EGU General Assembly 2021
© Author(s) 2023. This work is distributed under
the Creative Commons Attribution 4.0 License.

P-PINI: a new inversion method for sediment-burial dating

Jesper Nørgaard1, John Jansen2, Stephanie Neuhuber3, Zsófia Ruszkizcay-Rüdiger4, Sandra Braumann3, Markus Feibig3, Philipp Häuselmann5, and Mads Faurschou Knudsen1
Jesper Nørgaard et al.
  • 1Geoscience, Aarhus University, Aarhus, Denmark
  • 2GFÚ Institute of Geophysics, Czech Academy of Sciences, Prague, Czechia
  • 3Institute of Applied Geology, University of Natural Resources and Life Sciences (BOKU), Vienna, Austria
  • 4Institute for Geological and Geochemical Research, Research Centre for Astronomy and Earth Sciences, Budapest, Hungary
  • 5Swiss Institute for Speleology and Karst Studies SISKA, La Chaux-de-Fonds, Switzerland

For sediment-burial dating with a cosmogenic nuclide pair, the isochron burial method performs well provided that the sediment source has undergone (1) steady erosion and (2) continuous exposure to cosmic rays. These conditions exert important limitations on applications of the method. And yet, in mountainous fluvial and glacial landscapes, it is commonly found that the source area has experienced landsliding or glacial quarrying (i.e., non-steady erosion), and/or intermittent sediment storage or burial beneath glaciers (i.e., discontinuous exposure). As well as breaching the assumptions of the isochron method, such processes tend to yield low nuclide concentrations in the sample, which further limits its workability.

Here we present a more flexible method that accommodates complex, non-steady pre-burial erosion and exposure histories: conditions that exclude the isochron burial method. P-PINI (Particle Pathway Inversion of Nuclide Inventories) is a Monte Carlo-based inversion model that employs a source-to-sink approach for estimating the depositional age of fluvial and glaciogenic sediments. This method has been successfully applied to the Deckenschotter in the northern Alpine foreland (see Knudsen et al. 2020, Earth & Planetary Science Letters 549, 116491). As with the isochron burial method, P-PINI exploits an ensemble of paired nuclide (e.g., 10Be-26Al) concentrations measured in different samples from the same depth in a sedimentary sequence. But unlike the isochron method, P-PINI applies a stochastic approach to simulate a wide range of possible pre-depositional exposure and erosion histories for each individual sample. These different pre-burial histories (unique to each sample) are then integrated with the constraint that all samples share a common burial history at the sink. Where cosmogenic nuclide data (or other chronometric data, e.g., OSL) are available for multiple sites, Bayesian inference modelling can impose a priori relative age constraints, or estimates on the maximum duration of sediment storage.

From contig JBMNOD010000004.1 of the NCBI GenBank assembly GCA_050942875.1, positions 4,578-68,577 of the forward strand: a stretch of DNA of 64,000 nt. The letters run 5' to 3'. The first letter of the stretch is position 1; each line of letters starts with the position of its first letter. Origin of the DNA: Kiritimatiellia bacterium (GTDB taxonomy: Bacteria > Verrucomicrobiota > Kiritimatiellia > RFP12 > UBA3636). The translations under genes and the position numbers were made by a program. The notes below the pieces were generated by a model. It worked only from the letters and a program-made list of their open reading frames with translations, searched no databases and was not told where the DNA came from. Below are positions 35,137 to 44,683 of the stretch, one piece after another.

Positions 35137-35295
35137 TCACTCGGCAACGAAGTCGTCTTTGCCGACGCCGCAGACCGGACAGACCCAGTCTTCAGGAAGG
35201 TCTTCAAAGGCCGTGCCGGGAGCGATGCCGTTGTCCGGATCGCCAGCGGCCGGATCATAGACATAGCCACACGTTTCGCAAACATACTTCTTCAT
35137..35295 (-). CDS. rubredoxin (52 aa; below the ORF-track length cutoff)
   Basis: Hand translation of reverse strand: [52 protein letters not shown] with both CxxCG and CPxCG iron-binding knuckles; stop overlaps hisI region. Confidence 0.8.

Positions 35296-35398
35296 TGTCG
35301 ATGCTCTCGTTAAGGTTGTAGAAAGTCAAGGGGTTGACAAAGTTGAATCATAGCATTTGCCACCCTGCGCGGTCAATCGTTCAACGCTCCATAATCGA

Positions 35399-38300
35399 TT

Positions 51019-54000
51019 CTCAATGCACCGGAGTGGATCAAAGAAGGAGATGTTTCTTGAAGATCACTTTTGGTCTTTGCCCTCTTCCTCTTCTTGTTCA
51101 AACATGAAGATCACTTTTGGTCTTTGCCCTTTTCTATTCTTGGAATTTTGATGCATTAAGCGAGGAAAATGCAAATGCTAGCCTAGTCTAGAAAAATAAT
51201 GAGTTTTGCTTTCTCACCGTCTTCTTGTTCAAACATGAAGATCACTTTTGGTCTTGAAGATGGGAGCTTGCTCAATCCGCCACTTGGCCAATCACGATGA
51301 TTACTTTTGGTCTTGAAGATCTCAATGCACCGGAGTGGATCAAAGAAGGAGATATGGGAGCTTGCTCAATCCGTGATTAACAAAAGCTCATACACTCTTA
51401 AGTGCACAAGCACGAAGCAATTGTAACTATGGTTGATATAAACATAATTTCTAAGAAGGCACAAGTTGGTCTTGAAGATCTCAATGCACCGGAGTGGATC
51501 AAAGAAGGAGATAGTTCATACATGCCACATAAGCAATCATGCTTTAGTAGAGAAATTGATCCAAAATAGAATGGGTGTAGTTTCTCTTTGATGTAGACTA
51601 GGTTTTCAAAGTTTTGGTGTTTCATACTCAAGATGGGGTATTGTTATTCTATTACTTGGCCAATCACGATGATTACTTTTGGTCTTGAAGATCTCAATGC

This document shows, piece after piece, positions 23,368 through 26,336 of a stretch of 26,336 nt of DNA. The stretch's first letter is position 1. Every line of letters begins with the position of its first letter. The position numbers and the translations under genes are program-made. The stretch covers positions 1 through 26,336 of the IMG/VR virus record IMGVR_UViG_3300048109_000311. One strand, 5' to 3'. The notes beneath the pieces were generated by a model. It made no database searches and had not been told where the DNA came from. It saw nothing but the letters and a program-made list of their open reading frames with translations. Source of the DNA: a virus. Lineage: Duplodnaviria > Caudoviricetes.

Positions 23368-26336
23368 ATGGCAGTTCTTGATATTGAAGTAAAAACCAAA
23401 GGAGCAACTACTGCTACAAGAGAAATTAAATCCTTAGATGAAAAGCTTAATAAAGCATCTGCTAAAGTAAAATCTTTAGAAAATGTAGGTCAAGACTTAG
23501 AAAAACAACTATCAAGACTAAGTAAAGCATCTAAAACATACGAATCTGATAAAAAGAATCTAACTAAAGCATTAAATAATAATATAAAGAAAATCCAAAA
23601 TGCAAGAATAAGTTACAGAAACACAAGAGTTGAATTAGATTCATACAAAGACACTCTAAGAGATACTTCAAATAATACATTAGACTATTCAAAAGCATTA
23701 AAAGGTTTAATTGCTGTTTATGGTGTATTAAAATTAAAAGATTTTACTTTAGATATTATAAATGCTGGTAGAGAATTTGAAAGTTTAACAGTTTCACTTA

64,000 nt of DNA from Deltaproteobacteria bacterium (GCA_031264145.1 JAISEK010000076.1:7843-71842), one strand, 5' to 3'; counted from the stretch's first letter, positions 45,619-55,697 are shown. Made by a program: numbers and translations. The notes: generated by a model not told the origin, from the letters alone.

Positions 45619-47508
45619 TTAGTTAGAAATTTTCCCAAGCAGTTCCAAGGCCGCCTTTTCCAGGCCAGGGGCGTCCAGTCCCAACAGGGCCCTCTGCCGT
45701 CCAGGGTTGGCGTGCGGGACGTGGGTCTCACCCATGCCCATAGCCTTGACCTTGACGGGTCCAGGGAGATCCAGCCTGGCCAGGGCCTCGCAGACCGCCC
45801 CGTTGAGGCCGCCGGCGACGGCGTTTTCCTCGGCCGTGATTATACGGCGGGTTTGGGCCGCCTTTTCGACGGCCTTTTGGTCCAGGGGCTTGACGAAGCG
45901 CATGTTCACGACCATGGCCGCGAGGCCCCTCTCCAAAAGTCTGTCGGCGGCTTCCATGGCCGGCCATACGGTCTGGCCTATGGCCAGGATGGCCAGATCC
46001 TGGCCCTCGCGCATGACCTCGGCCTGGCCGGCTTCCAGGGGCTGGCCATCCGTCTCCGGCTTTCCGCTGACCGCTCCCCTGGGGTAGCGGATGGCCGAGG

In this presentation, we extend P-PINI to explore how sediment storage and reworking (i.e., a range of burial depths and durations) between source and sink affects burial age estimates. Significant intermediate storage is characteristic of large river systems, such as the Danube River. Using cosmogenic 10Be-26Al concentrations measured in fluvial gravels at Gänserndorf and Schlosshof, two terraces along the Danube River in the Vienna Basin (Braumann et al., 2019. Quat. Int. 509. 87-102), we examine how the burial ages at these two sites are a function of the pre-burial history experienced by the samples.  

How to cite: Nørgaard, J., Jansen, J., Neuhuber, S., Ruszkizcay-Rüdiger, Z., Braumann, S., Feibig, M., Häuselmann, P., and Faurschou Knudsen, M.: P-PINI: a new inversion method for sediment-burial dating, EGU General Assembly 2021, online, 19–30 Apr 2021, EGU21-14848,, 2021.


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